On June 15, 1917, the United States Congress passed the Espionage Act.
Two months after entering World War I, the United States feared saboteurs and infiltrators could severely damage the American war effort. Congress sought to prevent anyone from interfering with military operation, supply, or recruitment – in any way.
The Espionage Act outlawed the sharing of information that might disrupt American intervention in the Great War. This included promoting the success of any of America’s Central Power enemies – Germany, Austria-Hungary, and the Ottoman Empire.
Violation of the Espionage Act was punishable by 20 years in prison and a $10,000 fine (about $200,000 today).
A controversial amendment known as the Sedition Act was added in 1918, which forbade the use of “disloyal, profane, scurrilous, or abusive language” about the United States government. The Sedition Act was repealed in 1921, but the rest of the Espionage Act remains largely intact to this day. The constitutionality of the law and its relationship to free speech have been contested in court since its inception.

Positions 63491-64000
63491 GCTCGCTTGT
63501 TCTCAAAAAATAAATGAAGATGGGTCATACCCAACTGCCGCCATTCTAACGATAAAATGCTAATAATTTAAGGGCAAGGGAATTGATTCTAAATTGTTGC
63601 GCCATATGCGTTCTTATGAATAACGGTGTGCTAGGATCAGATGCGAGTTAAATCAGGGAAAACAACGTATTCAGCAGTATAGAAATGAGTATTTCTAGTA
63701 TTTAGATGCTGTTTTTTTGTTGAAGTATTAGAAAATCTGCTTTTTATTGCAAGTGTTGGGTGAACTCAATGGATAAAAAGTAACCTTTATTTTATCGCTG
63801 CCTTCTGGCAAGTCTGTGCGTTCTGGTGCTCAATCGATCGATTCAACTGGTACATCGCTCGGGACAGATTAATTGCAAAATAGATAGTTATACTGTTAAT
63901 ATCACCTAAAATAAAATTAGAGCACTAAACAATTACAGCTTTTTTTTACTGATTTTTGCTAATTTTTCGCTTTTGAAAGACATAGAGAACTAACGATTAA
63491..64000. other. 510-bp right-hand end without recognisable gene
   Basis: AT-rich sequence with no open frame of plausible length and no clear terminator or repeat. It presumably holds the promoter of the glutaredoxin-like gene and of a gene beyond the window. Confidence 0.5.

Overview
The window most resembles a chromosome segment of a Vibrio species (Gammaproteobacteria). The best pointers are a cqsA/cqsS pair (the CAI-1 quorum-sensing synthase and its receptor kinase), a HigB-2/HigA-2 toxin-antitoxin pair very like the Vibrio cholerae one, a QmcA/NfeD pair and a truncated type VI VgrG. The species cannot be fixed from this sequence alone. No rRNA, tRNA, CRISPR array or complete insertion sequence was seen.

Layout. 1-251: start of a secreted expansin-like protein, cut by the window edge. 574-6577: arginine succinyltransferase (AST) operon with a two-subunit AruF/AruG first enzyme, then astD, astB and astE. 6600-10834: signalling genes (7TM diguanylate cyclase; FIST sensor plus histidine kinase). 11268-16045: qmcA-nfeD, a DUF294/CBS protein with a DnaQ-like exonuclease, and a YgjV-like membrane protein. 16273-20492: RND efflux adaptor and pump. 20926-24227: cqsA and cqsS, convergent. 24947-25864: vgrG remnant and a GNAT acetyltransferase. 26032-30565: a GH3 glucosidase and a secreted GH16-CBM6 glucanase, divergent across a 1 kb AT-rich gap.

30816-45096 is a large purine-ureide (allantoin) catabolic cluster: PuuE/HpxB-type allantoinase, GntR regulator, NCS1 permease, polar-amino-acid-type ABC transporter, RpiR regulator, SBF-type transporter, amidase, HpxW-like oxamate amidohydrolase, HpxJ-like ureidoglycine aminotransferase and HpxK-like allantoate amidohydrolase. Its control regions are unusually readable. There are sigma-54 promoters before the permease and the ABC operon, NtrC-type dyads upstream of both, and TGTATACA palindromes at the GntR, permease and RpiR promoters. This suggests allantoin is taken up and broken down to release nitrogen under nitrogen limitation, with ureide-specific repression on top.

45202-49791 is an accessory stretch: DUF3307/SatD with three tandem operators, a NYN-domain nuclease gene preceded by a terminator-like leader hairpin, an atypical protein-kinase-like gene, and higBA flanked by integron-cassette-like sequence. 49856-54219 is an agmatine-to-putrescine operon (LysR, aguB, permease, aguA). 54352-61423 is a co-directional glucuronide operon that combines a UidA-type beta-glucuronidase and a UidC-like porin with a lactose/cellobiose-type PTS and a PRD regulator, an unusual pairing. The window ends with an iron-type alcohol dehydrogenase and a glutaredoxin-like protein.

Notable persons charged with offenses under the Act include communists Julius and EthelRosenberg and National Security Agency (NSA) contractor and whistleblower Edward Snowden, who released documents that exposed the NSA’s PRISM Surveillance Program.
Featured Image: Julius and Ethel Rosenberg, separated by heavy wire screen as they leave the U.S. Court House after being found guilty by jury. (Library of Congress image)